“Music is what cannot be contained in words and we cannot let remain silent.”
-from Rafe the Bard

Armonija is the term used to describe the variety of cultural, religious, and philosophical beliefs of the Littlefolk of Pachiomadio. It is, generally, a religion that pays homage to their ancestors and to the jungle that protects the Littlefolk. Practitioners worship a unified spirit of the Littlefolk people that they refuse to discuss except in song. While some religions place particular importance on the Ascendants, on one Ascendant, or on the Walking Gods, Armonija practices worship of the “spirits of places”, the wisps and bits of the Loom that permeate the world and link everything together. Music is seen as the means of communicating with the Loom, a way of bringing the harmony that defines the Loom into the real world.

Armonijans have a very syncretic outlook, and are rarely dynamically opposed to any belief structure. Anything that inspires awe in a viewer (or, more often for the Littlefolk, listener) is a holy and sacred thing. While all things are permeated by the Loom, there are certain places that serve as a link between The Loom and the world, places that inspire a feeling of awe and reflection. To make something holy and sacred is to turn it into something that inspires awe—a place can be made holy by being made beautiful, and can be desecrated by being spoiled.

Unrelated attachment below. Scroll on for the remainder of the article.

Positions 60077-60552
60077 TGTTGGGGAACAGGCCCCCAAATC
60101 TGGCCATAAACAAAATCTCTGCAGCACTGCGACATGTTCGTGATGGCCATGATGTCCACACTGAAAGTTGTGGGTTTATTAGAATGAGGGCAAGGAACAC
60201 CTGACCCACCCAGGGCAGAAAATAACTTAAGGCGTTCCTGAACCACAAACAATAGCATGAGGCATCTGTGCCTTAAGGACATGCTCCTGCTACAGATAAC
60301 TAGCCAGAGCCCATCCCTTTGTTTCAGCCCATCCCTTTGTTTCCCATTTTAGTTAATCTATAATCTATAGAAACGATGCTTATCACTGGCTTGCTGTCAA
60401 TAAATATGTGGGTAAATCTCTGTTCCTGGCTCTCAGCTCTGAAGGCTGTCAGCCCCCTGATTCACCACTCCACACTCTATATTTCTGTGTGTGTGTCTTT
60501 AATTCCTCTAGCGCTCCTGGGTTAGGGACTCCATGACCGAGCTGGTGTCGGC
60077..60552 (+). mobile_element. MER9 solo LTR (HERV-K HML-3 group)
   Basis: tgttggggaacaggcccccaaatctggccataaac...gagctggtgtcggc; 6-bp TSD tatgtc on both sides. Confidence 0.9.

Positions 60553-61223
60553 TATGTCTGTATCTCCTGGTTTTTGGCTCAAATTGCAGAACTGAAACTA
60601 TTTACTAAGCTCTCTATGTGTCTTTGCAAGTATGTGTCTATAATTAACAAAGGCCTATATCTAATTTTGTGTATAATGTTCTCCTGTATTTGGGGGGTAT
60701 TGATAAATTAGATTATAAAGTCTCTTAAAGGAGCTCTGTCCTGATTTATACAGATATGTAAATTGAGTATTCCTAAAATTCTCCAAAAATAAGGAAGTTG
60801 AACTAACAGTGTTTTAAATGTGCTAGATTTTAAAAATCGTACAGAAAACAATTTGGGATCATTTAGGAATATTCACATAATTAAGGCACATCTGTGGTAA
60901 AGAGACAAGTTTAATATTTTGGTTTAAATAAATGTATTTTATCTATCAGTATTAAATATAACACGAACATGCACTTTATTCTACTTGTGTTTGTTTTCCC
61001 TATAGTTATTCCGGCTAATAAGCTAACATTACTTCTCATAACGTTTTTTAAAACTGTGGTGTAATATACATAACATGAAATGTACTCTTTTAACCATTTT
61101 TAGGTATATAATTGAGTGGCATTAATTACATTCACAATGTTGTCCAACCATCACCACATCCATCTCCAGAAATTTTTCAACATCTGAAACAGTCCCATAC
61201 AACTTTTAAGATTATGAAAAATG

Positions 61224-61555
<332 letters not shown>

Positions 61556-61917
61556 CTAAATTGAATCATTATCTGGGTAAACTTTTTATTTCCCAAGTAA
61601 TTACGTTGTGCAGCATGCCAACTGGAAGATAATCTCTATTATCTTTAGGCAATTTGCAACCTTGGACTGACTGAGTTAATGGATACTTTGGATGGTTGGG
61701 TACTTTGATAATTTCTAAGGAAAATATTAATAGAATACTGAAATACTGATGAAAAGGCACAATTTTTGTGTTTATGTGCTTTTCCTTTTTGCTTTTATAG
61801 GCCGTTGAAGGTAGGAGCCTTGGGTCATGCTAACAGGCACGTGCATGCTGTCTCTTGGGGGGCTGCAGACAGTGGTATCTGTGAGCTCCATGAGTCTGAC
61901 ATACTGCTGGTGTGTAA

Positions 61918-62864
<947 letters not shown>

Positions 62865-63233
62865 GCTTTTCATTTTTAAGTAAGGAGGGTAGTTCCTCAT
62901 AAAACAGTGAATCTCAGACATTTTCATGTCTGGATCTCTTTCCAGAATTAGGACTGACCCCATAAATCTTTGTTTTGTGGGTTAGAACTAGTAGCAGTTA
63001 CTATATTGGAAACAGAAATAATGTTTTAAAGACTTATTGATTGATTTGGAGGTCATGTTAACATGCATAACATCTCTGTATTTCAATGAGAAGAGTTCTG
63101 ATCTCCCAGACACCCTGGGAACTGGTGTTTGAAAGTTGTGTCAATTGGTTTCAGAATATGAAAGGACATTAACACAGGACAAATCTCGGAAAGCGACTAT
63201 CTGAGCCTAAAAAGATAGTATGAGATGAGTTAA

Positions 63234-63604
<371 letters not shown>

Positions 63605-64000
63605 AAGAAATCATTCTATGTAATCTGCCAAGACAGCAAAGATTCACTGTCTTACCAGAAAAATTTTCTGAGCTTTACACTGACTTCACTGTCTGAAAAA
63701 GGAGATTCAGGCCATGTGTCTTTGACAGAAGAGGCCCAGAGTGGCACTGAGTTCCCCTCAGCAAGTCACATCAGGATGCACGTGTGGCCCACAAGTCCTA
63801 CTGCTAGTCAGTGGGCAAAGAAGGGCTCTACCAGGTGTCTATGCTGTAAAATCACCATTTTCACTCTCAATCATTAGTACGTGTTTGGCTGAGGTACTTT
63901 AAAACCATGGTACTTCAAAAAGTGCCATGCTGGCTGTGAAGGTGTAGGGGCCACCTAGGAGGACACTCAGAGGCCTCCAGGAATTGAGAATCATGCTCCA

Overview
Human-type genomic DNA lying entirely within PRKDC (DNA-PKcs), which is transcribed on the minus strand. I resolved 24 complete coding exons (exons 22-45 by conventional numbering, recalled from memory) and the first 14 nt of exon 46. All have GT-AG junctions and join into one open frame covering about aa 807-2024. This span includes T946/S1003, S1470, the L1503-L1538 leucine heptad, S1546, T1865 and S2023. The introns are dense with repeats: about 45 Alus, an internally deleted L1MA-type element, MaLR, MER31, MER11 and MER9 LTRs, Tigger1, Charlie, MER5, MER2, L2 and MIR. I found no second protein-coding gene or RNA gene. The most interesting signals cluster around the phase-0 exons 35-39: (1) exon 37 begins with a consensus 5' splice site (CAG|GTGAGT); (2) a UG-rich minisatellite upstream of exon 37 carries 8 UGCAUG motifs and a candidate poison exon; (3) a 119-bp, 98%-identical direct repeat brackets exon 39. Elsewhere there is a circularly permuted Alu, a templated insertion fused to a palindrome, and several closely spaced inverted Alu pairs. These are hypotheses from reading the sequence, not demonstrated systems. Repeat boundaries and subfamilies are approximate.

The afterlife among Armonijans is depicted as a dark and scary desert one’s soul goes to after death, until your name is incorporated into enough song to bring you back into the world in another form. The names of all children born to a particular tribe or village are carried on a staff by the shaman, the Namekeeper, using the braided writing system of the Pygmy language. When someone dies, the name is unstrung from the Namekeeper’s staff and hung in a shrine, so someone may sing that name the next time they visit the shrine and help bring that soul back into the world.

Language of good and evil is absent from Armonija. Rather, actions are taken as “pure” and “impure”, or, literally translated “melodious” or “discordant”. Purity rituals are common among practitioners, and many crimes are forgiven if the perpetrator undergoes the necessary purification ritual. Great crimes, such as kin-slaying, result in the destruction of one’s name and thereby sentencing that person of an eternity of wandering the underworld


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